Experiment on what works for you. Make a set of criteria like the level of noise, availability, cleanliness and accessibility.
Developing Study Skills
Once you have found the perfect place to study, you need to get started on developing your study skills.
- Break subject matters into manageable chunks
- Use your free time during daytime to study
- Spend more time on difficult classes
- Review notes, ask questions and discuss things with peers
All of these are the basic skills you need to work on. You will achieve academic success in no time if you follow them religiously.
- Study your lessons at least 3 days prior to your major exam for around 2-3 hours a day.
- Don’t study the night before you take the exam. Instead, you should go to bed earlier and get plenty of rest.
- Get to school early. Aim to be seated for your exam at least 10 minutes before it begins. This will help minimize text anxiety.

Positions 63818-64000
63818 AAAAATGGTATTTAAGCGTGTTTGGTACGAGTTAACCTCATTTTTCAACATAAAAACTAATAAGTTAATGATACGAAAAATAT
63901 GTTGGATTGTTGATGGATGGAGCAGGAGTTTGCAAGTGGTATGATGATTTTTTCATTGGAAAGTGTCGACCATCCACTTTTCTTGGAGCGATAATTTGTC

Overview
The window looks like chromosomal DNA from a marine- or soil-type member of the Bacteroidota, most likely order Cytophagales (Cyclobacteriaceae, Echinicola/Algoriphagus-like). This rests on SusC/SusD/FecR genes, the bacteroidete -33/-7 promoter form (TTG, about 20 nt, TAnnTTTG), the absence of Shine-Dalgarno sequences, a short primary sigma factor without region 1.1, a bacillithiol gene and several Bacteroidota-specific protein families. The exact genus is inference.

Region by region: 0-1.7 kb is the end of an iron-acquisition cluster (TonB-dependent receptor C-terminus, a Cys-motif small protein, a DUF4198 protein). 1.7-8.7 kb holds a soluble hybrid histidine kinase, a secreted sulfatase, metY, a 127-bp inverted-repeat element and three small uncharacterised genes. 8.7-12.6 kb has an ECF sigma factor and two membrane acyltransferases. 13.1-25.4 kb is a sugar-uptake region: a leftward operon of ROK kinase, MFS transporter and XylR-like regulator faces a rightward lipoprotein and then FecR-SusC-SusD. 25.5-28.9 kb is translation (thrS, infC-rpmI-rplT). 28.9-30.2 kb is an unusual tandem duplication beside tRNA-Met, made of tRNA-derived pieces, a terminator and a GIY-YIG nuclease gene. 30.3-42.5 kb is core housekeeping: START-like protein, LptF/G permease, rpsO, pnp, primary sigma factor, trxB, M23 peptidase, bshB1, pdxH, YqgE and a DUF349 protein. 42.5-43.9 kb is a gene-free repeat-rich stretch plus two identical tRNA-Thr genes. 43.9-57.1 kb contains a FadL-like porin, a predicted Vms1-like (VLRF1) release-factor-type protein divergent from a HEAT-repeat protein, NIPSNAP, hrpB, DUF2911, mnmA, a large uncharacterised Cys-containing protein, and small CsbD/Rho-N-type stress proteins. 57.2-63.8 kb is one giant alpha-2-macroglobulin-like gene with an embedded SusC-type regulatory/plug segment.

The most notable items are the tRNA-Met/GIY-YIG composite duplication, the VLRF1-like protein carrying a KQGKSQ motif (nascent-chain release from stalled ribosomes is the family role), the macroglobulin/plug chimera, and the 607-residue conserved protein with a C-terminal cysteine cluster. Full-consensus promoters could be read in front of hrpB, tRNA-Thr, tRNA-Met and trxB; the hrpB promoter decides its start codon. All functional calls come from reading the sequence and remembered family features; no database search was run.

- Make sure you read instructions well and follow them strictly.
- Scan the entire paper before you answer any question to have enough time. This will allow you to keep track of time, instead of running out.
- Always check the back of each page for questions you might not otherwise notice.
- If you are answering essay questions, it is important that you state your complete answer. You need to read the question properly and answer it completely.
Studying is one of those things like cleaning the gutters; you do it because you benefit even though you’d rather be doing anything else. Here are some tips to improve your study habits.
When studying, the easiest way that you can hurdle formulas, definitions and other concepts that need to be memorized is through mnemonics. It is the most common study skill among college students. Check out this website for more tips on mnemonics.